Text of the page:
China may be the heart of global gadget manufacturing but it’s a long way off from being the brains of the operation. Whether it’s PlayStations or iPhones, most of the semiconductors used in made-in-China electronics run on technology developed by US, British and Taiwan firms such as Qualcomm Inc, ARM Holdings and MediaTek Inc.
In fact, the US$165 billion in chips China imported in 2013 for computers, communications equipment and data-storage devices outstripped the US$120 billion it spent on oil imports.
But, Beijing aims to change all that. The China Securities Journal reported that the central government has put the finishing touches to an incentive package for the semiconductor industry and is on the brink of rolling it out.
Beijing is expected to spend some 500 billion yuan (US$82 billion) over the next decade to help targeted businesses expand production and upgrade their technology, with the ultimate goal of creating a series of players capable of taking on the best in the world. It would also help China ease long-held security concerns about dependence on chips from foreign companies.
To realize these goals, Beijing will have to aim the support at research and development of Chinese-designed chips, rather than just propping up assembly lines serving offshore companies. It might also need to be more open and let foreign firms work closely with local makers to get the industry to the next technological level.
The government’s determination to bring the chip market under local control can be seen in the nearly US$3 billion state-owned groups have spent in the last year buying Chinese mobile chip designers Spreadtrum Communications Inc. and RDA Microelectronics Inc. Both companies have technology that competes with Qualcomm, which Beijing is investigating over antitrust issues. Analysts say the investigation may be linked to royalties for the homegrown TD-LTE 4G technology, over which China wants full intellectual property rights.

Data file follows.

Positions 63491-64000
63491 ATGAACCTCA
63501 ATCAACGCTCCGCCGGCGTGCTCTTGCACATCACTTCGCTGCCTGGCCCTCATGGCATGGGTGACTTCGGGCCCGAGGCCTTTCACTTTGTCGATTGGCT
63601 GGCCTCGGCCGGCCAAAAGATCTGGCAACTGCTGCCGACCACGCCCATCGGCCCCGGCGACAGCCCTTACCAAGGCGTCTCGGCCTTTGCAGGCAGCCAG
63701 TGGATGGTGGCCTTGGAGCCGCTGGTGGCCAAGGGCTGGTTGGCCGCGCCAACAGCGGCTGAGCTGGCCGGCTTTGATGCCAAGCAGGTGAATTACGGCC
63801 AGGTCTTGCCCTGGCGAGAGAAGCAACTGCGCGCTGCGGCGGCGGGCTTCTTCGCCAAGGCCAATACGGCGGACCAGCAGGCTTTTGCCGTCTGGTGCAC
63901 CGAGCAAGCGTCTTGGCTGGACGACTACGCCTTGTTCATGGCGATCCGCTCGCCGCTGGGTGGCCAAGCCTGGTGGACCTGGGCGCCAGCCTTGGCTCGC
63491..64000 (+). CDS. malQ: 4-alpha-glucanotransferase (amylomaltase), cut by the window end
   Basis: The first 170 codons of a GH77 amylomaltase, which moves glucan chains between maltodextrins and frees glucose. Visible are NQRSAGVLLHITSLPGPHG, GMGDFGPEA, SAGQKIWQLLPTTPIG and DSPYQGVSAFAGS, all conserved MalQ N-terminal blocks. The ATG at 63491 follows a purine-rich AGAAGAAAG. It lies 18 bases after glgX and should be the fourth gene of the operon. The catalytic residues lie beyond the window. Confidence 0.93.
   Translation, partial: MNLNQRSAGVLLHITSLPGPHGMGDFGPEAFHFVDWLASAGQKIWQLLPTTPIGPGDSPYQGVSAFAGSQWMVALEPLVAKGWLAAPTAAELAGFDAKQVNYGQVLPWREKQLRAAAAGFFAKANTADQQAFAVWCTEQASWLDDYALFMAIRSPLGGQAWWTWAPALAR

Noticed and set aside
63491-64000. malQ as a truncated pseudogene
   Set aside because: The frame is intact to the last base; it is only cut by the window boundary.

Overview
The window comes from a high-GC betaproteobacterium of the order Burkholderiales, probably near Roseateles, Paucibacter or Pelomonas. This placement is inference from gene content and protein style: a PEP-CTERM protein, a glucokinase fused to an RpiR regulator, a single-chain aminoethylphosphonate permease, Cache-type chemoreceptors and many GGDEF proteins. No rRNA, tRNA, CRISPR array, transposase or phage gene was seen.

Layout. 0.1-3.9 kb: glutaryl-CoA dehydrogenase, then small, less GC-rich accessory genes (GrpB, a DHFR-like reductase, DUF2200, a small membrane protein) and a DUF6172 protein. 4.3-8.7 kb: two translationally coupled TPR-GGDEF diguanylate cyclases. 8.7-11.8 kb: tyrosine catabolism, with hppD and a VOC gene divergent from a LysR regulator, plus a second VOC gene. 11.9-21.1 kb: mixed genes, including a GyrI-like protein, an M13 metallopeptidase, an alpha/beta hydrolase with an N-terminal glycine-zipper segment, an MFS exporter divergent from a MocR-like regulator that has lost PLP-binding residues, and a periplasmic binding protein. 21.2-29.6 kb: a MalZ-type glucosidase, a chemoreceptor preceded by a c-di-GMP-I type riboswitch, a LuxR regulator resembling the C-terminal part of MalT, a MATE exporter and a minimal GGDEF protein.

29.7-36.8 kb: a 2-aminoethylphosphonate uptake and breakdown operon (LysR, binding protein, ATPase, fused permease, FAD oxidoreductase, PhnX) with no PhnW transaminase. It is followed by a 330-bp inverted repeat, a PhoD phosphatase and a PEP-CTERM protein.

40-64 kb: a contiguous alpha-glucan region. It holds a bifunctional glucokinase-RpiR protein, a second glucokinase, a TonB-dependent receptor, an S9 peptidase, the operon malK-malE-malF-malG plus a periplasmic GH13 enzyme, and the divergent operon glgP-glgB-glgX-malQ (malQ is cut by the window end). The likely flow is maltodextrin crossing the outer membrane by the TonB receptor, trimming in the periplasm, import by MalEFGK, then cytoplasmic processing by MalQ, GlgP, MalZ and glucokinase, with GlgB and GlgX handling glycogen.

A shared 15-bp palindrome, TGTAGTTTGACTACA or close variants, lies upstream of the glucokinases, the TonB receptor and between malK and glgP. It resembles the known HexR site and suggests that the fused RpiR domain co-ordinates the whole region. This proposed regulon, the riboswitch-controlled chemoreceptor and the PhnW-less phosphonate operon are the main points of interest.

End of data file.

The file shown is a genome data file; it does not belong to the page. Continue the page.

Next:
One lead to follow could be Taiwan. It’s found its own niches in chip design to fight overseas dominance. Taiwan-listed MediaTek, for example, is a key player in the mainland’s affordable smartphone market, with more than half of its business coming from across the strait last year. According to tech research firm Gartner, MediaTek was the biggest vendor for smartphone chips in China in 2013, showing just how well it has tapped the low end of that market.
Will MediaTek’s next step be to team up with a local chip designer and take on the majors? It would be one way for the brains and the beating heart of electronics manufacturing to become one.
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